I had a recent discussion with a friend about the role of women and leadership in the church. He cited what he felt was compelling evidence in favor of women serving as pastors and/or elders. The proposition is that Romans 16:1,7 speaks of Phoebe and Junia as a deacon and an apostle. My friend alleged that these are examples of an evolution in biblical thinking regarding women's roles in church authority. I was interested to know if the text supported the claims he proposed. This article will deal with one of these two assertions- that Junia was recognized as a female apostle. Junia is referenced in Romans 16:7 with Andronicus, and referred to in the New King James Version as “outstanding among the apostles" (episemoi en tois apostolos). Several questions need to be addressed:
- Is Junia male or female?
- Should the Greek phrase episemoi en tois apostolois be translated “outstanding among the apostles” or “well known to the apostles”?
- Do other contexts used for apostles help us decide whether Junia should be included or excluded?
- In my last article “What is an Apostle”?, the “Fourth Phase” of “Apostles” in the New Testament was identified a spiritual gift (Eph. 4:11). Because spiritual gifts are gender inclusive, does it make any difference to argue for masculine or feminine apostleship anyways?
I. Was Junia a Female?
It is interesting to see how different versions have rendered the gender of Junia. The following versions have adopted a masculine (Junias) reading:
Revised Version (1881), Rheims (American Edition), American Standard Version (ASV), Goodspeed, Complete Bible (1903), Modern Reader’s Bible, Moffatt, Revised Standard Version (RSV), Phillips, Amplified New Testament, New English Bible, New American Standard Bible (NASB), Jerusalem Bible, Good News Bible, Living Bible, New International Version (NIV), Darby Bible, the English Standard Version, God’s Word to the Nation Version, New English Translation (NET), and the Young Literal Translation.
On the other hand, the following versions have adopted the feminine (Junia) reading:
Tyndale, Cranmer, Great Bible, Geneva Bible, Bishops Bible, Rheims (“Julia”), King James Version, Weymouth, Lamsa (NT), New American Bible, New King James Version, New Jerusalem Bible, New Century Bible, New American Bible, Revised English Bible, New Revised Standard Version (NRSV), Oxford Inclusive Version, New Living Translation, the Holman Christian Standard Bible, Today’s New English Version, and the Webster Bible.
New Testament Greek scholar Daniel Wallace comments on the gender issue: “The current trends of scholarship . . . [over] the past two decades, the tide has swung decidedly over to the side of the feminine form” (Michael H. Burer and Daniel B. Wallace, Was Junia Really an Apostle? A Re-examination of Rom. 16:7, 76-91). There are several reasons why we should consider “Junia” a female:
1 ) The name Iounian can be accented in two ways- which strongly suggest gender. If it is masculine, the accent is on the last syllable- Iounia’n (technically referred to as the circumflex on the ultima). If it is feminine, the accent is on the penultimate syllable (second to last)- Iouni’an. Accents on Greek manuscripts were not added until the 9th century- but they are “usually decent indicators . . . and reveal is that Iounian was largely considered a man’s name- the bulk of the MSS have the accent on the last syllable" (Wallace).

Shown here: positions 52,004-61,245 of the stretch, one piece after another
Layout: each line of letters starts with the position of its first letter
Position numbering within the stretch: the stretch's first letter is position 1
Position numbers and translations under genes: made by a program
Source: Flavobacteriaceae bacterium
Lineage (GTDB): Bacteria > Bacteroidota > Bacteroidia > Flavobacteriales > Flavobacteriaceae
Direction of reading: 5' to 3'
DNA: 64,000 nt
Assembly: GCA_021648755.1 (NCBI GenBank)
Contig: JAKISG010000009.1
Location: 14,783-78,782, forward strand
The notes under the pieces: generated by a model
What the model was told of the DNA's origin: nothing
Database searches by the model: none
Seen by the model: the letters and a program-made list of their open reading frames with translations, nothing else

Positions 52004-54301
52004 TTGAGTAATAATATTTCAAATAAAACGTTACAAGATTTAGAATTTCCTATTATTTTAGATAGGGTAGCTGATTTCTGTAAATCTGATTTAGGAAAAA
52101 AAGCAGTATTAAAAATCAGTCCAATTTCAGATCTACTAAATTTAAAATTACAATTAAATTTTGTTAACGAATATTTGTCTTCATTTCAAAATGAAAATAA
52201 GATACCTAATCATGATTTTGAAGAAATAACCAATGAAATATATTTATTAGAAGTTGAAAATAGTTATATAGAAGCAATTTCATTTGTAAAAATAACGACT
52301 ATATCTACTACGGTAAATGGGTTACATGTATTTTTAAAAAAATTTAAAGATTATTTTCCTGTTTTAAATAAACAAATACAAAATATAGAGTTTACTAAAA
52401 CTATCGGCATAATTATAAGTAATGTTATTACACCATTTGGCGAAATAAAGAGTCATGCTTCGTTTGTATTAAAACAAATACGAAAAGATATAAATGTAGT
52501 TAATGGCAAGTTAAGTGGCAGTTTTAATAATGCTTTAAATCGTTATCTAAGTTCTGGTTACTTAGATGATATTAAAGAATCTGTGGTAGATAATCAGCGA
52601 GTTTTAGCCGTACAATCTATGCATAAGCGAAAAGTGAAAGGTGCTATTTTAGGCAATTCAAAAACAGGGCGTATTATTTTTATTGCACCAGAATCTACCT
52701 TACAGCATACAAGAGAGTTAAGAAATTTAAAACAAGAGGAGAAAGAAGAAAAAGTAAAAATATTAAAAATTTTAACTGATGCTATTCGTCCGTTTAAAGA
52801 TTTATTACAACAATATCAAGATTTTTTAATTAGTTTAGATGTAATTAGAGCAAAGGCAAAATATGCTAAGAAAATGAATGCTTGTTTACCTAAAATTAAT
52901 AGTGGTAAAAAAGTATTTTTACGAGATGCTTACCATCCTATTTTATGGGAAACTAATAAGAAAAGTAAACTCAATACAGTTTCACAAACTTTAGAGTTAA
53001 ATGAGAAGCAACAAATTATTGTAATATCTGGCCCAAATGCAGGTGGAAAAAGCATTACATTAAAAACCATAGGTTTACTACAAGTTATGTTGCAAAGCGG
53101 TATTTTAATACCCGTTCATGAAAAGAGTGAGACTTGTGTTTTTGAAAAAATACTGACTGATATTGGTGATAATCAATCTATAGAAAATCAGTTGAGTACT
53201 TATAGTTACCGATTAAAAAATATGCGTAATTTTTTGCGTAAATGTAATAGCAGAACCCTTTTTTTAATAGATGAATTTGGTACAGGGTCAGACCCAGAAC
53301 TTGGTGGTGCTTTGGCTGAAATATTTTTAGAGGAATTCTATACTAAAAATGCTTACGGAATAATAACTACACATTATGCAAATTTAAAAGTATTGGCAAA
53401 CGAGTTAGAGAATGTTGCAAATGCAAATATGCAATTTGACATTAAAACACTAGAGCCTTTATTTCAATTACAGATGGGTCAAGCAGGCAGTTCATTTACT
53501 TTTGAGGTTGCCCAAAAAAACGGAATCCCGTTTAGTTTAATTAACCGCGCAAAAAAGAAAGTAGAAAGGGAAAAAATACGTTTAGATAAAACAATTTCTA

2 ) Church history reveals an almost “universal sense that this was a woman’s name. . . through at least the twelfth century. . . No instances of Junias as a man‘s name have surfaced to date in Greek literature, while at least three instances of Junia as a woman‘s name have appeared" (Wallace).
In conclusion, “the data on whether Iounian is feminine or masculine is simply inadequate to make a decisive judgment, though what scanty material we do have suggests a feminine name. Although most translations regard the name as masculine, the data does not yield itself in this direction" (Wallace).
II. Was Junia an Apostle?
Dr. Wallace noted that “the first issue [gender] has garnered a great deal of attention, with quite a bit of evidence enlisted on both sides. But the second has been the object of almost no substantive discussion; indeed, most commentators simply assume a particular viewpoint that has surprisingly never been demonstrated.” He goes on to say “there is a growing consensus that Junia is an apostle . . . in fact the vast bulk of translations and commentators indicate this . . . But only rarely is the syntax of the Greek word ‘outstanding’ (episemos) with its adjuncts discussed at all." The two views can be notated as the Exclusive view, “outstanding by the Apostles," and the Inclusive view, “outstanding among the Apostles" (Wallace).
Junia’s apostleship “is simply assumed, with little or no support. For example, Dunn states, 'the full phrase almost certainly means prominent among the apostles'; and he cites other authorities for his defense. Cranfield says, ‘virtually certain- that the words mean outstanding among the apostles’- enlisting patristic assumptions on his behalf. . . Schreiner notes merely that the inclusive interpretation is 'the consensus view', and that it ‘is almost surely right, for this is a more natural way of understanding the prepositional phrase'. . . The inclusive camp may well be traced back to Lightfoot. . . [who] offer no support other than that the inclusive view was adopted by the Greek fathers, his reputation as a careful grammatical exegete was legendary, prompting Schmithals to claim that Lightfoot has shut the door on the exclusive view" (Wallace).